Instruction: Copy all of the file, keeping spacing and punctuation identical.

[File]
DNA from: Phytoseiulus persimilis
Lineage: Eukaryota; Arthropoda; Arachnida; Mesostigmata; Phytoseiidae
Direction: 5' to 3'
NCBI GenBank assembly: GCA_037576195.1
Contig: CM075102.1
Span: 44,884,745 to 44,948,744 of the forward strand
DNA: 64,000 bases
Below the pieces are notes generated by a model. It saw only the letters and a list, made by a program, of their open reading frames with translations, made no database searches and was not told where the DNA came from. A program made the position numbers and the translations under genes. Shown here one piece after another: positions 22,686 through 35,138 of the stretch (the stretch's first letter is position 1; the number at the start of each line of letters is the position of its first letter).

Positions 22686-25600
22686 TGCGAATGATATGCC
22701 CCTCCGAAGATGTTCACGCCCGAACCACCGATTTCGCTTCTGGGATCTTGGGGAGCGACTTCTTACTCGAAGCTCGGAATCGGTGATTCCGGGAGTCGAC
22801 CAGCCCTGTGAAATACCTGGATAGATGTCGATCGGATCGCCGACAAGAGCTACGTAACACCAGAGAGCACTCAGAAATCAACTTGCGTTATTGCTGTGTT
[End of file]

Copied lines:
DNA from: Phytoseiulus persimilis
Lineage: Eukaryota; Arthropoda; Arachnida; Mesostigmata; Phytoseiidae
Direction: 5' to 3'
NCBI GenBank assembly: GCA_037576195.1
Contig: CM075102.1
Span: 44,884,745 to 44,948,744 of the forward strand
DNA: 64,000 bases
Below the pieces are notes generated by a model. It saw only the letters and a list, made by a program, of their open reading frames with translations, made no database searches and was not told where the DNA came from. A program made the position numbers and the translations under genes. Shown here one piece after another: positions 22,686 through 35,138 of the stretch (the stretch's first letter is position 1; the number at the start of each line of letters is the position of its first letter).

Positions 22686-25600
22686 TGCGAATGATATGCC
22701 CCTCCGAAGATGTTCACGCCCGAACCACCGATTTCGCTTCTGGGATCTTGGGGAGCGACTTCTTACTCGAAGCTCGGAATCGGTGATTCCGGGAGTCGAC
22801 CAGCCCTGTGAAATACCTGGATAGATGTCGATCGGATCGCCGACAAGAGCTACGTAACACCAGAGAGCACTCAGAAATCAACTTGCGTTATTGCTGTGTT